Searching API Definitions like LVM_EX_FULLRANGE=&h20 !!!

Searching API Definitions like LVM_EX_FULLRANGE=&h20 !!!

Post by Frank Blechschmit » Sat, 06 Dec 1997 04:00:00



I need the definitions for all Common Control DLL's to call the functions
via API SendMessage. I cant find any information about that in MSDN or
other .h files from C++. In the MSDN all functions are good explained, but
all code examples work with synonyms like LVM_EX_FULLROWSELECT a.s.o.

What iam searching is the value for all this synonymes !

Would be nice if somebody professional could help me with it :-)

Kind regards,

Frank

 
 
 

Searching API Definitions like LVM_EX_FULLRANGE=&h20 !!!

Post by J?rg » Wed, 10 Dec 1997 04:00:00


Take a Look at the Website:
http://home.sprynet.com/sprynet/rasanen/vbnet/default.htm
J.Niklaus

 
 
 

1. Windows API vs OWL API & MFC API...just curious

        I have a simple approach.  Try to keep as much of the
machinery of your app in generic C++ classes.  When it is time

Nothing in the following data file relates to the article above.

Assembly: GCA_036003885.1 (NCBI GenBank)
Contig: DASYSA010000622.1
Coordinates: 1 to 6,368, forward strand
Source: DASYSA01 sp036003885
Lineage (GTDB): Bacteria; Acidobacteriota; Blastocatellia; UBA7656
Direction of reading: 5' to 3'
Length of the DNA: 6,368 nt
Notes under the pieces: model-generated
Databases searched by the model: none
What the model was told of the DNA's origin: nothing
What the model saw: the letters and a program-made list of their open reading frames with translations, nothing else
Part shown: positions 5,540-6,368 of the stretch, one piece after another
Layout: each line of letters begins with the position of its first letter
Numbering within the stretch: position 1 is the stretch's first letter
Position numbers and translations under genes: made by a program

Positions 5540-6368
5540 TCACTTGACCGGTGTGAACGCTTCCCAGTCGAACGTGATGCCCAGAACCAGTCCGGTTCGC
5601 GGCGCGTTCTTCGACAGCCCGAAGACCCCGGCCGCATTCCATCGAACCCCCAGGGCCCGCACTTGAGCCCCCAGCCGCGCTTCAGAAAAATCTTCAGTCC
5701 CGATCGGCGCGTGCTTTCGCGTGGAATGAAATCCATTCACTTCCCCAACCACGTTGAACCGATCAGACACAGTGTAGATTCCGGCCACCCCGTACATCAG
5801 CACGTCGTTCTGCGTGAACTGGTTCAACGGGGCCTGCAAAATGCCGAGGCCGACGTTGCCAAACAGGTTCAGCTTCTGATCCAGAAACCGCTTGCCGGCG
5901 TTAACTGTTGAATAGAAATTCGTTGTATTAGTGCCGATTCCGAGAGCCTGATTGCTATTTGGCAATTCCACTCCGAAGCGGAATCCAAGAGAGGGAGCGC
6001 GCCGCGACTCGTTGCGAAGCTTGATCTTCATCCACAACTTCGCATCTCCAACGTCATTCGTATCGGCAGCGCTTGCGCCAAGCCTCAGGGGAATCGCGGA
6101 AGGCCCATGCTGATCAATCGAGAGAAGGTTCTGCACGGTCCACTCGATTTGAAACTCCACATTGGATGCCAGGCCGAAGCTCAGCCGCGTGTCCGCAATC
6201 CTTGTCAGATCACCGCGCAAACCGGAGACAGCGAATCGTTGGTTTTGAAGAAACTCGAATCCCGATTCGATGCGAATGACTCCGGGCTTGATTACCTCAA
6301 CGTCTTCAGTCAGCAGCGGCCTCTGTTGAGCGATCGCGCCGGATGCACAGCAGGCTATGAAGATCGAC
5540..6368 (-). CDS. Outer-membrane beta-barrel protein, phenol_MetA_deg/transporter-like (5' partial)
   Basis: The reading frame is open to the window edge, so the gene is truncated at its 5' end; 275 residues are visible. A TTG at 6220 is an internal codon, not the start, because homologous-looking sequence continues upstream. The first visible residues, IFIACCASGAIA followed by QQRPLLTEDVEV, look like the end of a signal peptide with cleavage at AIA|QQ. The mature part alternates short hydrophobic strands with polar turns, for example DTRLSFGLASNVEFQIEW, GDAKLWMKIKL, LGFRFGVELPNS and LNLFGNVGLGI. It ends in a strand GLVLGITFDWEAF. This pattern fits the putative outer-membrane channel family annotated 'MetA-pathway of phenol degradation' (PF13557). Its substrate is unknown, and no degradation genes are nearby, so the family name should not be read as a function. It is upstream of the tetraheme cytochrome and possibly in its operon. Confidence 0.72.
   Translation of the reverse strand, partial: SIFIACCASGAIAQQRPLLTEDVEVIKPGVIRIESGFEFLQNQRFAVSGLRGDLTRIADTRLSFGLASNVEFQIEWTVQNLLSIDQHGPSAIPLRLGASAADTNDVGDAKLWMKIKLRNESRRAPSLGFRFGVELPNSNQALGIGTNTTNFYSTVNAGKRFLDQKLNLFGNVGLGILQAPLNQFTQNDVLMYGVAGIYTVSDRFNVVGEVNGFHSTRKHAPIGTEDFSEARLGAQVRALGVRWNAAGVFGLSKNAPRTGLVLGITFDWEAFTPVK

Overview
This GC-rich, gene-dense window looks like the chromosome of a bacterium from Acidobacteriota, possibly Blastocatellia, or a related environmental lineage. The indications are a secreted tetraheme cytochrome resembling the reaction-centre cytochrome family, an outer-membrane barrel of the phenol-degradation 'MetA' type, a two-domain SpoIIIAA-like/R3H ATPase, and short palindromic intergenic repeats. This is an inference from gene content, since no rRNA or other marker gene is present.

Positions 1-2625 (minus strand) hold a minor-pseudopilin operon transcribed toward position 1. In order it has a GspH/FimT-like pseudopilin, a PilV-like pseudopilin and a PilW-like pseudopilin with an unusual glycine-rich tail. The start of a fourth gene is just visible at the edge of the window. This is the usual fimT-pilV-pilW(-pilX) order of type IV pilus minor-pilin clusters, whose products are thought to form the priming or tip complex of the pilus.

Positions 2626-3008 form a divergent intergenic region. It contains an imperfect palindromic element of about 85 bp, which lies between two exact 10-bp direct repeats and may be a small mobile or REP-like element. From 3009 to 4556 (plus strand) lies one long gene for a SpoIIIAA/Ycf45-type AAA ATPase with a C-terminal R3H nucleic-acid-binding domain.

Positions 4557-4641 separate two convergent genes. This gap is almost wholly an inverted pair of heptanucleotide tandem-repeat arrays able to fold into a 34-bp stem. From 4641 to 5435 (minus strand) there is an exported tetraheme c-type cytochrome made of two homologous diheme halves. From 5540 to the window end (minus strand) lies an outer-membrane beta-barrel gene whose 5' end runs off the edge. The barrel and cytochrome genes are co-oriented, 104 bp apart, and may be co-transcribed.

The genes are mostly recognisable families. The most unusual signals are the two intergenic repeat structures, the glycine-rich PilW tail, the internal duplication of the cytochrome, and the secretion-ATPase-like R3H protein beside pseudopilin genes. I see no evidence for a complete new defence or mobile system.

to impliment the GUI, I use OWL for Windows GUIs because it is
abstracted quite nicely.  As a matter of fact, you start to
forget much of the windows quirks because you are fairly well
isolated by the OWL framework.  MFC has some advantages that
are expected: better ties to the operating system. The MFC
classes also port to NT on non Intel Plats (for a stiff
price).  There is a MAC translator for MFC, but it is new and
clunky.  If you want to keep your MAC clients happy, go native
for the MAC.

        OWL is getting ported to UNIX by some company (I
believe it ports MFC too, but I'm not sure).  I know that if I
were going to write a portable API from scratch, it would be
closer to OWL than MFC.  MFC is currently more portable than
OWL, however, due to the resources available to Microsoft.  

        There are several other API's to consider (ZApp etc.)
but these can be expensive for a starter.  I would say that you
could start with OWL if you will target Windows 95 and OS/2.
If you must target MAC or NT (non Intel) then go MFC.  You
really cant go wrong with either... they both have their strong
points as well as some design flaws and bugs.

        Count on Murphy though,.. since Borland and Microsoft
tend to play leapfrog in the C++ arena, you will find that
whichever brand you buy, the other will release a better
product the next week...

        Good Luck,
                Rick Sprenkle
                        Rainman Software

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